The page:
The Minus Times Collected: Twenty Years/Thirty Issues (1992-2012)
Hunter Kennedy, et al, 464 pages, Featherproof Books, featherproof.com, $16.95
This fiction anthology collects every issue of the underground literary magazine published by seminal record label Drag City (Royal Trux, Ty Segall, Silver Jews) and indie publisher Featherproof ever released over its sporadic 20-year history. The collection features bizarre underground works of flash fiction, poetry and illustration from Dave Eggers, Sam Lipsyte, Wells Tower, Daniel Clowes and others.
Then there’s the anything-but-typical Q&As with the likes of Stephen Colbert, Will Oldham and Chan Marshall. Plus, there’s a collection of local news articles that truly epitomize the “truth is stranger than fiction” adage. It’s easy to realize you’re in for a long
strange trip with stories like “Eronautica: A Space Opera” where a female astronaut chronicles her fellow crew members’ mission to impregnate her, or when you flip past a crude drawing of a young Lou Reed praying to a zebra, or when Stephen Colbert answers the question “An awkward moment with a neighbour/stranger/lover?” with, “This one time, I had a lover who I assumed was a stranger, but turned out to be my neighbour.”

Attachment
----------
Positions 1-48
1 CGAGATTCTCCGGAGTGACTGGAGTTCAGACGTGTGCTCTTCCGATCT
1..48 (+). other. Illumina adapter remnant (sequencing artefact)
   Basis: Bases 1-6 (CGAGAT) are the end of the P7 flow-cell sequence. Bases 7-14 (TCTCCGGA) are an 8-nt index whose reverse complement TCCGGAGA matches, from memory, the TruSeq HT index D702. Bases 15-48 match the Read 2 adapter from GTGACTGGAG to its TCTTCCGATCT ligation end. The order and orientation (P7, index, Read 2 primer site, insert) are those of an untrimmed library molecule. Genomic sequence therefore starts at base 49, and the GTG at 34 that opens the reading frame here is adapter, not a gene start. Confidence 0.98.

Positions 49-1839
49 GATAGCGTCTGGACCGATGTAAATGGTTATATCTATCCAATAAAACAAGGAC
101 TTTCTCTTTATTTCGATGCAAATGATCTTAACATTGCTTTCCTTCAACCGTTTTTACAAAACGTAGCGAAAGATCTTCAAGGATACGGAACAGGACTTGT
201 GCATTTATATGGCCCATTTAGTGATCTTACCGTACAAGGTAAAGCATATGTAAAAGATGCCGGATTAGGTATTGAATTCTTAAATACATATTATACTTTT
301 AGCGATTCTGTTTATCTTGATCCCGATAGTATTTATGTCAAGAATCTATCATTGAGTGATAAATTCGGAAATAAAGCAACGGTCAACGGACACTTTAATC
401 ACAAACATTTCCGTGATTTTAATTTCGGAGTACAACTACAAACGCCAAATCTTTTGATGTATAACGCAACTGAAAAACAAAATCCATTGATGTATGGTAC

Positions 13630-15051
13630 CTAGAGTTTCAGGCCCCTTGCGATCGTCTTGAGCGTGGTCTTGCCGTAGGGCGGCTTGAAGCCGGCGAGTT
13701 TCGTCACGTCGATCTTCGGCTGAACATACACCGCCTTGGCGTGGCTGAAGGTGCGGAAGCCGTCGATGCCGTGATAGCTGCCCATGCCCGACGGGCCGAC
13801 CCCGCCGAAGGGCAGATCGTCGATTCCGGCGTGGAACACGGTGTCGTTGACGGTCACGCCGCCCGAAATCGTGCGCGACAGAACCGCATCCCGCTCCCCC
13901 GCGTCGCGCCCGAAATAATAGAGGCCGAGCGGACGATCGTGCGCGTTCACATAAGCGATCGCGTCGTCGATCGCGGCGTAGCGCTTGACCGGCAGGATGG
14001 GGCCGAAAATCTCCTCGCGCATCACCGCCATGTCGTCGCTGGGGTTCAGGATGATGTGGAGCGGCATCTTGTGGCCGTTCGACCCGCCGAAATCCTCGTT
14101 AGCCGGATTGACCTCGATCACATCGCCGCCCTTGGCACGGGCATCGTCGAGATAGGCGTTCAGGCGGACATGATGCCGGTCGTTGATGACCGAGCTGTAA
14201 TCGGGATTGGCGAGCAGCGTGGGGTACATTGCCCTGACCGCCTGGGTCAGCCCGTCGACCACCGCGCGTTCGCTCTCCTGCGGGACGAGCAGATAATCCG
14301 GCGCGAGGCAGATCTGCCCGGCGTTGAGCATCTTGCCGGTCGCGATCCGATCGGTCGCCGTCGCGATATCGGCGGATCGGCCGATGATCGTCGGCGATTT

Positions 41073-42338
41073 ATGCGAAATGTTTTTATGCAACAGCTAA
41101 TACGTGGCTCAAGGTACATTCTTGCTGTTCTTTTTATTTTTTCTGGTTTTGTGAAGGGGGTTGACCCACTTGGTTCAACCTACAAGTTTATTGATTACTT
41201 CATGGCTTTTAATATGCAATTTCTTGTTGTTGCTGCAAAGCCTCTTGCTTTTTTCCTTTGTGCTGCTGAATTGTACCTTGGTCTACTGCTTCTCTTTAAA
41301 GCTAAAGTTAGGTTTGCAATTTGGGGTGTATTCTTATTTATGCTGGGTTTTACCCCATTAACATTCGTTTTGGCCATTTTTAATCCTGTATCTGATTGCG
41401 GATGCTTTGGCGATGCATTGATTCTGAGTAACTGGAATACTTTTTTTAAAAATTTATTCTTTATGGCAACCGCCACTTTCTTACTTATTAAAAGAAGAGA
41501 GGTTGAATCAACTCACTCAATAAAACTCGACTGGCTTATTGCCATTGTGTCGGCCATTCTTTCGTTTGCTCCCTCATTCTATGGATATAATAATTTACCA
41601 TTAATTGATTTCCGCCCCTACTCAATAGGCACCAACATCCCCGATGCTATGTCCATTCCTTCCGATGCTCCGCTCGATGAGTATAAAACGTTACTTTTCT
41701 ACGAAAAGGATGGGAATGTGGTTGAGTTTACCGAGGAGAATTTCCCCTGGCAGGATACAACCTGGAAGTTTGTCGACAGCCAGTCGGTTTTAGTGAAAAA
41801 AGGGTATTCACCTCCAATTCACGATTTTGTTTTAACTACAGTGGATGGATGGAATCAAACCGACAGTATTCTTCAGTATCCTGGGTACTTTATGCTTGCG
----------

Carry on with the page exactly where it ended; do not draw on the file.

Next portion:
It all feels like you’re either looking in on something you were never cool enough to be privy to, or that you’ve finally managed to arrive at a significant moment in history with the rest of society lagging behind you — as if reading The Minus Times in its heyday
was the literary equivalent of watching The Sex Pistols perform at Manchester’s Lesser Free Trade Hall in June 1976.
Appropriately, the whole collection has a deliciously punk and D.I.Y aesthetic, with every page banged out on an ancient typewriter complete with widows, orphans and outright mistakes typed over. Unfortunately, this choice works against readability, with very little to break up the monotony of the text but antique clipart and the occasional fleck of homemade advertising. Still, for those of you who missed The Minus Times the first time (and who are we kidding? Most of us probably did) this collection is worth having on the shelf. If only to say, “I was there when…” (Aaron Broverman)